A John Harris

St. Jude Children's Research Hospital, Memphis, Tennessee, United States

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Publications (5)21.25 Total impact

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    ABSTRACT: Neuraminidase 1 (NEU1) regulates the catabolism of sialoglycoconjugates in lysosomes. Congenital NEU1 deficiency in children is the basis of sialidosis, a severe neurosomatic disorder in which patients experience a broad spectrum of clinical manifestations varying in the age of onset and severity. Osteoskeletal deformities and muscle hypotonia have been described in patients with sialidosis. Here we present the first comprehensive analysis of the skeletal muscle pathology associated with loss of Neu1 function in mice. In this animal model, skeletal muscles showed an expansion of the epimysial and perimysial spaces, associated with proliferation of fibroblast-like cells and abnormal deposition of collagens. Muscle fibers located adjacent to the expanded connective tissue underwent extensive invagination of their sarcolemma, which resulted in the infiltration of the fibers by fibroblast-like cells and extracellular matrix, and in their progressive cytosolic fragmentation. Both the expanded connective tissue and the juxtaposed infiltrated muscle fibers were strongly positive for lysosomal markers and displayed increased proteolytic activity of lysosomal cathepsins and metalloproteinases. These combined features could lead to abnormal remodeling of the extracellular matrix that could be responsible for sarcolemmal invagination and progressive muscle fiber degeneration, ultimately resulting in an overt atrophic phenotype. This unique pattern of muscle damage, which has never been described in any myopathy, might explain the neuromuscular manifestations reported in patients with the type II severe form of sialidosis. More broadly, these findings point to a potential role of NEU1 in cell proliferation and extracellular matrix remodeling.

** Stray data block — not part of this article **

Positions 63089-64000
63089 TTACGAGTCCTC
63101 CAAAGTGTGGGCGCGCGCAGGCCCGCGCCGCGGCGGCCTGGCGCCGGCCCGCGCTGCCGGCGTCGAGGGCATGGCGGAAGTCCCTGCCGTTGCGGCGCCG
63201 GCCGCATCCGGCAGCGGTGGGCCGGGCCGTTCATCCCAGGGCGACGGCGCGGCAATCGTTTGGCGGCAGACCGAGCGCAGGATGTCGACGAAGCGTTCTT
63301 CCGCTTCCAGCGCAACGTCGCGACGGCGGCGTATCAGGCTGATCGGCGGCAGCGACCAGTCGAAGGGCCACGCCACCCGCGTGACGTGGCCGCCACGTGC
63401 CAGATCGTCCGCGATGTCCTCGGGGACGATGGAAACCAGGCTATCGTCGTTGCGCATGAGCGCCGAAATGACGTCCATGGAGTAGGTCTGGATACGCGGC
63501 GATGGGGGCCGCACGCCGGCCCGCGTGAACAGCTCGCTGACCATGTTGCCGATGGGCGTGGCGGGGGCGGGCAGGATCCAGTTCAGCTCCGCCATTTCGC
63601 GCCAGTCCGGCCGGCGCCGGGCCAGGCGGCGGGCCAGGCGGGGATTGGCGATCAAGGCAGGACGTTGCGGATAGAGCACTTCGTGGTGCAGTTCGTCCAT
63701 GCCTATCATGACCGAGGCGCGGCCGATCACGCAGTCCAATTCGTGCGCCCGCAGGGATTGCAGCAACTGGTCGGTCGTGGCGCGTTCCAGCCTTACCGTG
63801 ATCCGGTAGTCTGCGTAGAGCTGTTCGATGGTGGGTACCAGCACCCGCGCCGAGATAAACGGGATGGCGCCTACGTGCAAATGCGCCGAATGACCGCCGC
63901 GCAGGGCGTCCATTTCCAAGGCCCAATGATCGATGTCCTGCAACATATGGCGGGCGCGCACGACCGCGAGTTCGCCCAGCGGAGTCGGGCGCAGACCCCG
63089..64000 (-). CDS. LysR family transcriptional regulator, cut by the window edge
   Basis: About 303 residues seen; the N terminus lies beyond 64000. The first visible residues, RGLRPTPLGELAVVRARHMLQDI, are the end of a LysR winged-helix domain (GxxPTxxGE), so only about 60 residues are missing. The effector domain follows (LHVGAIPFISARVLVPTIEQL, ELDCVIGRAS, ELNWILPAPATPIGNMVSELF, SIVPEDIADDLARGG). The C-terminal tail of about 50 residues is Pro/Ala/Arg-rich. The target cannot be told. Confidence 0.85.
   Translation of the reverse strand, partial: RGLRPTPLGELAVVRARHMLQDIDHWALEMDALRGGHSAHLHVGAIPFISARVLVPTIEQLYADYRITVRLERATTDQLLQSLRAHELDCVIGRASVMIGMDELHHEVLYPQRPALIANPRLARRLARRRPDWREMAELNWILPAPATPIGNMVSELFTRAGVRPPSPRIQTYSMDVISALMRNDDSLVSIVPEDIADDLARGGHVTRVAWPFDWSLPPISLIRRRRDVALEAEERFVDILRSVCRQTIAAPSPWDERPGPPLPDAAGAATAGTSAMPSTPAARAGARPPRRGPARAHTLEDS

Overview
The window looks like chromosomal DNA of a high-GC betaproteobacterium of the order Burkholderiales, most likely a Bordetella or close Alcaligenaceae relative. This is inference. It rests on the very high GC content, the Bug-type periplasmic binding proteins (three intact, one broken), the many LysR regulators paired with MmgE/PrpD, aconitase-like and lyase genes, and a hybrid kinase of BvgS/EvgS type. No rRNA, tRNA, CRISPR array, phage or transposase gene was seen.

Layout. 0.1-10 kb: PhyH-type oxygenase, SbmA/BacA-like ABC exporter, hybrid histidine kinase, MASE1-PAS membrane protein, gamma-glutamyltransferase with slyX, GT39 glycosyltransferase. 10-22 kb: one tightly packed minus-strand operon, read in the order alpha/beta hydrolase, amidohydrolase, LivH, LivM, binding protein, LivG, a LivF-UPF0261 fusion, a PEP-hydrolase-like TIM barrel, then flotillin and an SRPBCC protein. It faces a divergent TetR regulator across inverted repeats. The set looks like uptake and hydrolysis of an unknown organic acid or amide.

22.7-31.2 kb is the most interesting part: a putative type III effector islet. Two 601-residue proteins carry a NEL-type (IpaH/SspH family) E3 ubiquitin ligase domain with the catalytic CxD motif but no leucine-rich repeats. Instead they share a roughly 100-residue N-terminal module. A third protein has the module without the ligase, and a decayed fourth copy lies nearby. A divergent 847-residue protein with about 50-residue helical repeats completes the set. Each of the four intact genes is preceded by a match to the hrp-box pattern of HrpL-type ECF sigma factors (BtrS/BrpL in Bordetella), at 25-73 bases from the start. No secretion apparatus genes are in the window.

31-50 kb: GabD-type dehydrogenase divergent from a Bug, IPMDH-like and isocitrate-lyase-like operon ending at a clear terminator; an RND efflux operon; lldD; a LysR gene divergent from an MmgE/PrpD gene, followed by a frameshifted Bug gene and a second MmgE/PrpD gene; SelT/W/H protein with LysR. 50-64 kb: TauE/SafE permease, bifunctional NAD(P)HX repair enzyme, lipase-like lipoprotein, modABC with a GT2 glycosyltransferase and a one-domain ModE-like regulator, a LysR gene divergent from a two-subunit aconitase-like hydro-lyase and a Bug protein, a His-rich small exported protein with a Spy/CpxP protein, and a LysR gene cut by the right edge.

Biochimica et Biophysica Acta 04/2010; 1802(7-8):659-72. · 4.66 Impact Factor
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    ABSTRACT: Muscle contractile proteins are expressed as a series of developmental isoforms that are in constant dynamic remodeling during embryogenesis, but how obsolete molecules are recognized and removed is not known. Ozz is a developmentally regulated protein that functions as the adaptor component of a RING-type ubiquitin ligase complex specific to striated muscle. Ozz 2/2 mutants exhibit defects in myofibrillogenesis and myofiber differentiation. Here we show that Ozz targets the rod portion of embryonic myosin heavy chain and preferentially recognizes the sarcomeric rather than the soluble pool of myosin. We present evidence that Ozz binding to the embryonic myosin isoform within sarcomeric thick filaments marks it for ubiquitination and proteolytic degradation, allowing its replacement with neonatal or adult isoforms. This unique function positions Ozz within a system that facilitates sarcomeric myosin remodeling during muscle maturation and regeneration. Our findings identify Ozz-E3 as the ubiquitin ligase complex that interacts with and regulates myosin within its fully assembled cytoskeletal structure.